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Fully Insured Status Defined

Excerpted from "Social Security Handbook". See the up-to-date, official Social Security Handbook at

203. Fully Insured Status Defined

203.1 When are you "fully insured?"

You are fully insured if:

  1. You have at least one credit for each calendar year after 1950; or

  2. If you turn 21 after 1950, you have at least one credit for each calendar year after you turned 21 and the earliest of the following:

    1. The year before you turn 62;

    2. The year before you die; or

    3. The year before you become disabled.

You can obtain covered credits and count them in any year. (See §201.2 for additional requirements if you are an alien worker and you were assigned an original Social Security number on or after January 1, 2004.)

203.2 Are there any exceptions to determining fully insured status (as above)?

The following individuals are also fully insured:

  1. Males born before January 2, 1911, need one credit for each year after 1950 up to the year before the year below that occurs first:

    1. They turn 65;

    2. They die; or

    3. They become disabled; and

  2. Males born from January 2, 1911, through January 1, 1913, need one credit for each year after 1950 up to the year before the year below that occurs first:

    1. 1975;

    2. They die; or

    3. They become disabled.

203.3 Are years included in a period of disability counted to determine credits?

In determining the number of years to be used in computing your credits, any year (all or part of a year) that was included in a period of disability is not counted. (For exception, see § 209.2.)

203.4 Do you need a minimum number of credits in order to be fully insured?

In order to be considered for fully insured status, you need at least six credits. No more than 40 credits are required, regardless of your date of birth.

203.5 Are there special benefits if you turned 72 before 1972?

If you turned 72 before 1972, you may be entitled to a special cash monthly payment. This is true even if you are not fully insured (see §211 and §346).

Last Revised: Aug. 1, 2006




There are 12 Comments

What application do I need to feel out for this? My husband died June 18, 2011. I am not working, he was fully insured through his work.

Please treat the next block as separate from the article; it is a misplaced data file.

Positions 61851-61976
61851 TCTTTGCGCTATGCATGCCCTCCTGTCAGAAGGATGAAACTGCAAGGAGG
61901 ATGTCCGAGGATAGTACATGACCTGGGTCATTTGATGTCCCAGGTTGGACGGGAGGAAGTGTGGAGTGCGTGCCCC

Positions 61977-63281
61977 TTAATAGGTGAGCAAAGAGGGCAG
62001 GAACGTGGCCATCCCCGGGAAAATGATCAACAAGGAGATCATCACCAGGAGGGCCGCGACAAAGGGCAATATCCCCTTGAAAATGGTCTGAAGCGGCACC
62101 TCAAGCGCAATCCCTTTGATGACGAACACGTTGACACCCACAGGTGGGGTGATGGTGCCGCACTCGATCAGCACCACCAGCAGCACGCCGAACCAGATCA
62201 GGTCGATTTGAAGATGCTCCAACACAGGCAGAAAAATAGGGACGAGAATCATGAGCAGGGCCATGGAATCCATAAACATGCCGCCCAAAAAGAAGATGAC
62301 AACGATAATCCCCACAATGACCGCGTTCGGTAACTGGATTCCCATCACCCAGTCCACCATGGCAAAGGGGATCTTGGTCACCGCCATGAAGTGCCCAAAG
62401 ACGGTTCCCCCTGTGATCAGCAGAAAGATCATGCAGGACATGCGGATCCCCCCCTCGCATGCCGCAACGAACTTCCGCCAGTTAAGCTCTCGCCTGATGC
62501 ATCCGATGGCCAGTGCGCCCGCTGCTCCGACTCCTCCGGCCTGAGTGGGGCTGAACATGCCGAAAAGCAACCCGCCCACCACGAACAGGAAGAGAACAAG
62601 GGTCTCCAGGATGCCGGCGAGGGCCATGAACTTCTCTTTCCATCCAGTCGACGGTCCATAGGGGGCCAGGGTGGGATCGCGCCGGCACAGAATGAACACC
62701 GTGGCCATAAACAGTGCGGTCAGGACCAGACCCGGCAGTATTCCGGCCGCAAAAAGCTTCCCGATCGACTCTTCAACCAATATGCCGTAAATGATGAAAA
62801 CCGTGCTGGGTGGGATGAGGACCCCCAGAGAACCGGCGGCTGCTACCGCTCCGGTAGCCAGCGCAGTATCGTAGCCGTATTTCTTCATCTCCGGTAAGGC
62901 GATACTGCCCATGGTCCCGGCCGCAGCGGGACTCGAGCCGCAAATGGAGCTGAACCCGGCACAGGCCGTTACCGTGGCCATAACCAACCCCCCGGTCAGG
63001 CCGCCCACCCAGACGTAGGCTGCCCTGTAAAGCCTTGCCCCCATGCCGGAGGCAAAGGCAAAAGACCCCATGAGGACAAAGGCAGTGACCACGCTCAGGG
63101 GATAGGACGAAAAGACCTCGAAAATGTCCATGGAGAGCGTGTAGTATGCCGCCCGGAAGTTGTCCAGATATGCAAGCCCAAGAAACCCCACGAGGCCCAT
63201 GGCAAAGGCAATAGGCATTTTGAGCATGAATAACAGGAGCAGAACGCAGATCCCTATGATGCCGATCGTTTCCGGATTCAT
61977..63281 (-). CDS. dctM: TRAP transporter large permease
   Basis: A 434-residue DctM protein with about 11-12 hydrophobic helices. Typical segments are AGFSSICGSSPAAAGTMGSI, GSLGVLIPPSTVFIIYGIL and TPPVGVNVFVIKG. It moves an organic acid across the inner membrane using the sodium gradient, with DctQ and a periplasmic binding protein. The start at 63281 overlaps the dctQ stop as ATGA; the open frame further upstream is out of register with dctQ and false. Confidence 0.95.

Please let me know which app to feel out.

Thank you so much for your help

My ex-husband was on social security disability at the time of his death. We were married over 10 years prior to our divorce. Neither of us remarried. Am I eligible to receive widow's benefits?

Yes, based on your statement, it's likely you'll qualify if you're at least age 60 (50 if disabled).

If your divorced spouse dies, you can receive benefits as a widow/widower if the marriage lasted 10 years or longer and you are age 60 or older (or age 50 if you are disabled.)

Benefits paid to a surviving divorced spouse who is 60 or older (age 50 if disabled) will not affect the benefit rates for other survivors receiving benefits.

In general, you cannot receive survivors benefits if you remarry before the age of 60 unless the latter marriage ends, whether by death, divorce, or annulment.

You may want to delay receipt of benefits as long as possible. Delaying initiation will give you a higher monthly benefit.

is there such thing as back pay for survivors, my dad pass in 1975, when I was 5 years old and my brother was 3 years old, Im 42 years old now and just begining to find there is such thing as Survivor Benefits, My mom remarried in 1976. I know its been a long time but I think its worth a try! I do not know my fathers employment history! Please let me know! so I can put this to a closure, Thx

I was widowed in 1995, remarried and widowed again in 2005. I have not remarried. I am 71 years of age, and collect my own social security benefit. Under these circumstances, am I eligible for any widow's survivor benefits? If so, are they retroactive?

I'm not sure of the details of your case, but I would check with the SSA as you may qualify for higher survivor (widow) benefits.

If you remarry before you reach age 60 (age 50 if disabled), you cannot receive benefits as a surviving spouse while you are married UNLESS the remarriage ends by death, divorce, or annulment.

Since your later marriage ended, you may qualify for survivor benefits on either the first or the second husband's record.

I have seen indications survivor benefits may be paid retroactively for up to six months.

My husband is 71 and receives $1750 SSA benefits. I am 67 and receive just under $1200 on my own benefits. Will I be eligible for his benefits instead of mine when he passes?

I could survive on his benefits, but not on mine.

Your survivor benefit amount would be based on the earnings of the person who died. The more he or she paid into Social Security, the higher your benefits would be.

If you are getting retirement benefits on your own record, you will need to apply for the survivor benefits. Call or visit the SSA. They will check to see whether you can get a higher benefit as a widow or widower.

My ex-husband and I were married 28+ years when we divorced, I have never remarried although he has. Currently, his health is not the best. I know that a marriage of at least 10 years entitles me to draw from his account; can I still do so if he dies before I reach retirement age (he has not yet begun to draw social security since he is not disabled and we are both just 57).

Yes, it sounds like you would qualify for survivor benefits. You can receive full benefits at full retirement age (FRA) for survivors or reduced benefits as early as age 60. Your FRA is 66 years if you were born in 1954.

If possible, you may want to delay initiation of Social Security survivor benefits well past age 60. Each month you start early reduces your monthly benefit by about 0.4 percent.


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